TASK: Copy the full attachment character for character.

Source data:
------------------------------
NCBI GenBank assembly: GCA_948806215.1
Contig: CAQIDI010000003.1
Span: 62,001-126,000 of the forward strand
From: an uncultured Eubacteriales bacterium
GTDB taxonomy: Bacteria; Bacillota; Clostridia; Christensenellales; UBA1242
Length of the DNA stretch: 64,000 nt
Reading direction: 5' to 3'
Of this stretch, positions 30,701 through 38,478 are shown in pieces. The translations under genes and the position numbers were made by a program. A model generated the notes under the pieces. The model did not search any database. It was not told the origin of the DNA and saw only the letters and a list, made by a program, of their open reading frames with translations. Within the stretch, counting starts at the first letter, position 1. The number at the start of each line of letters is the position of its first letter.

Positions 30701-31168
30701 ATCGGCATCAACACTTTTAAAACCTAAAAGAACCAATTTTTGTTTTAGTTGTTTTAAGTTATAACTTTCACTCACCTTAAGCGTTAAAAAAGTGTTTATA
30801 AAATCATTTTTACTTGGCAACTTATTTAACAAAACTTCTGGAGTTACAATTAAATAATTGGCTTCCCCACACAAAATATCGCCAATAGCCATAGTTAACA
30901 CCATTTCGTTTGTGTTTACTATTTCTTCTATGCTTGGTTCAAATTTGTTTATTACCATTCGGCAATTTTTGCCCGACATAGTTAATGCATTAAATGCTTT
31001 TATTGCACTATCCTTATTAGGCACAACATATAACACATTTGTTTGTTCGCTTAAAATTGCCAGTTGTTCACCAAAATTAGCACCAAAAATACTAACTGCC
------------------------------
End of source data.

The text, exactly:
NCBI GenBank assembly: GCA_948806215.1
Contig: CAQIDI010000003.1
Span: 62,001-126,000 of the forward strand
From: an uncultured Eubacteriales bacterium
GTDB taxonomy: Bacteria; Bacillota; Clostridia; Christensenellales; UBA1242
Length of the DNA stretch: 64,000 nt
Reading direction: 5' to 3'
Of this stretch, positions 30,701 through 38,478 are shown in pieces. The translations under genes and the position numbers were made by a program. A model generated the notes under the pieces. The model did not search any database. It was not told the origin of the DNA and saw only the letters and a list, made by a program, of their open reading frames with translations. Within the stretch, counting starts at the first letter, position 1. The number at the start of each line of letters is the position of its first letter.

Positions 30701-31168
30701 ATCGGCATCAACACTTTTAAAACCTAAAAGAACCAATTTTTGTTTTAGTTGTTTTAAGTTATAACTTTCACTCACCTTAAGCGTTAAAAAAGTGTTTATA
30801 AAATCATTTTTACTTGGCAACTTATTTAACAAAACTTCTGGAGTTACAATTAAATAATTGGCTTCCCCACACAAAATATCGCCAATAGCCATAGTTAACA
30901 CCATTTCGTTTGTGTTTACTATTTCTTCTATGCTTGGTTCAAATTTGTTTATTACCATTCGGCAATTTTTGCCCGACATAGTTAATGCATTAAATGCTTT
31001 TATTGCACTATCCTTATTAGGCACAACATATAACACATTTGTTTGTTCGCTTAAAATTGCCAGTTGTTCACCAAAATTAGCACCAAAAATACTAACTGCC